SKTCHDxTINYONION: Part Three, Dealing with a Changing Market
The third month of the SKTCHDxTiny Onion Studios collaboration is here, as this year-long series of monthly interviews with writer James Tynion IV arrives to discuss the changing marketplace from a broader creator perspective. It’s a time of great uncertainty in the comic industry, with significant changes coming the past few years at nearly every level and market. We previously discussed what that looked like from a 10,000 foot view, but in this edition, we dig into what that means for creators, how the publisher landscape has shifted, being aware of the different varieties of publishers there are, the different ways you can insulate yourself from all of this, and more.
We popped on Zoom recently for a sprawling conversation about all of this and more, and it resulted in a fascinating interview that dives deep into what it’s like for creators right now and what they need to be paying attention to going forward. As with the last one, though, this one is almost entirely behind the paywall, so if you want to read it, you’re going to either need to subscribe to SKTCHD or Tynion’s The Empire of the Tiny Onion on Substack to do that. We’ll be back next month with another good one in which we talk about the same subject, but zoomed in on how Tynion himself has been changing his plans amidst all this.
But that’s next month. Let’s get into this one.
In our first chat, we talked about the state of the direct market and the comics industry, and how things have been a bit worrisome of late. Today, I want to talk about how that manifests itself for creators themselves. Is everything that’s been going on, the uneasy feelings on the direct market, the problems at varying publishers, the constant changes in distribution, the slow motion car crash of Comixology, and everything else, is all that something most creators you talk to are keeping an eye on?
James: I think the key words in there are the creators I talk to. I talk to a lot of creators who sort of look at the industry in a similar way that I do. So, I don’t want to say it’s broadly true, but it’s definitely true in my immediate circle.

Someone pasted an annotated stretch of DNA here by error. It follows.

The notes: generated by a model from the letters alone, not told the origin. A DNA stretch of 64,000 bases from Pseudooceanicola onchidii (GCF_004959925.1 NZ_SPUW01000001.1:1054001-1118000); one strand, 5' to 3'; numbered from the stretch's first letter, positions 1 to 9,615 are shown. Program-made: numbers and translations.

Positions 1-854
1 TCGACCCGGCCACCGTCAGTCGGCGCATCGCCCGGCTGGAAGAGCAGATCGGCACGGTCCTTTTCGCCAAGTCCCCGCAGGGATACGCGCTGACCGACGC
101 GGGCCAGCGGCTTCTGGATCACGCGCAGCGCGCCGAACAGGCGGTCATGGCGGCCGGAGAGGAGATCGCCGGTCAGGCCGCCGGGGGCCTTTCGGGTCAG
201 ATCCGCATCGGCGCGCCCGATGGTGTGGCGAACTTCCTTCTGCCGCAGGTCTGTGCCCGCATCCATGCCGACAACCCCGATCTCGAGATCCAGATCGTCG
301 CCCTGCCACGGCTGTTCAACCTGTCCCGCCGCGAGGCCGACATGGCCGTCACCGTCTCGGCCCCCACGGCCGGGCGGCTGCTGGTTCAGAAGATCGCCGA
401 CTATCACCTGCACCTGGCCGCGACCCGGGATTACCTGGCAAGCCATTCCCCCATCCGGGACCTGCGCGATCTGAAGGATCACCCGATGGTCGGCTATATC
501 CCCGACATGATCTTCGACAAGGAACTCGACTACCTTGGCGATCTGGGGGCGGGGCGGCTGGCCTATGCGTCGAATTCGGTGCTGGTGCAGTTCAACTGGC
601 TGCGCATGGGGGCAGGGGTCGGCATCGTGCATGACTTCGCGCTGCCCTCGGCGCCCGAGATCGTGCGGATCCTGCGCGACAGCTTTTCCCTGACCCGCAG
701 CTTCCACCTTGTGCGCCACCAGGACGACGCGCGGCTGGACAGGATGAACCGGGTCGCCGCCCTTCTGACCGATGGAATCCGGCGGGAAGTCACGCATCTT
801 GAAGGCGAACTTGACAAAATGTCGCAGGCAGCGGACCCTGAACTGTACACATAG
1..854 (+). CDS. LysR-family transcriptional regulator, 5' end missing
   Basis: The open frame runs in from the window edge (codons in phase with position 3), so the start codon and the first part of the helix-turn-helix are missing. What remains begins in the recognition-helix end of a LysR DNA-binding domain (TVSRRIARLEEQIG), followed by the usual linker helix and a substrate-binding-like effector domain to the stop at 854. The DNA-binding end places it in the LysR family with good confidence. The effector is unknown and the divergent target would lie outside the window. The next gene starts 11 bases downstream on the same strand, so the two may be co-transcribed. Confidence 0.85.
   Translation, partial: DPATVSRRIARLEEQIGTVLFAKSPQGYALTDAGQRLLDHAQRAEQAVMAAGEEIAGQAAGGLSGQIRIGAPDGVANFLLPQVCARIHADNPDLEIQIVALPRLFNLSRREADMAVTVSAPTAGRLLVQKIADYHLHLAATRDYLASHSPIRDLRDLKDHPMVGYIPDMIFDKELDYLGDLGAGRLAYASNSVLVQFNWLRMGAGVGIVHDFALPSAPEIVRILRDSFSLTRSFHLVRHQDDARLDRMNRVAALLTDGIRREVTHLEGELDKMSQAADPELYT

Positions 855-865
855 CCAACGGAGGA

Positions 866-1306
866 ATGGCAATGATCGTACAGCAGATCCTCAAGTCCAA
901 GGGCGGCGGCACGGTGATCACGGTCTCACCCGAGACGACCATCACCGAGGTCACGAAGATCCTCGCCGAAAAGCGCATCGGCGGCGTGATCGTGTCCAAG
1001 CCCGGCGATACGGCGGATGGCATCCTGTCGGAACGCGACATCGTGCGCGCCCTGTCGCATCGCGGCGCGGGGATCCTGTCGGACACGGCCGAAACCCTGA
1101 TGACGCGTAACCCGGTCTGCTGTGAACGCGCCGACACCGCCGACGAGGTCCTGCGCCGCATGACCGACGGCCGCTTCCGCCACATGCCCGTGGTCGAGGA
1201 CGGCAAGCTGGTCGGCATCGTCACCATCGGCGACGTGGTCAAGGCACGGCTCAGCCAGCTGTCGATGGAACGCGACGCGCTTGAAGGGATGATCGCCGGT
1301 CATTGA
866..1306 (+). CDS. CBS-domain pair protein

This goes back to the early days of the pandemic. I think the industry hit a bunch of shocks, and creators slowly realized that all these systems that were never particularly stable to begin with were actually even less stable than they were before. So, the idea of kind of putting all your eggs in one basket and putting your head down and doing the work was suddenly a more dangerous thing to do for your career. And the more that people became conscious of that, I think they started taking action to take better control over their careers.
What do you mean when you say take action?
James: It means a lot of things. I am someone who has never liked having all my eggs in one basket, even before the current moment. It has always made me a little bit uncomfortable. Nowadays we’re seeing that if your only source of revenue is a mid-tier publisher, when you look around and see that mid-tier publishers are suddenly falling into situations where they stop paying creators for six months or that the entire global paper supply could vanish for a bit, you start realizing that you need to build a few other off ramps that allow you to make money and pay the bills. With that in mind, you see a lot more people building up their web presence in different ways.
That’s another front that’s not particularly stable these days. All the platforms where you can do that feel like they’re going through such radical shifts. They are turning knobs on the algorithm so one day a system that works great no longer shares the art you post. That’s how you get commission work, which is how a lot of artists make sure that they don’t have to worry when a company doesn’t pay them for six months.
It’s hard. It is a hard, hard time out there.
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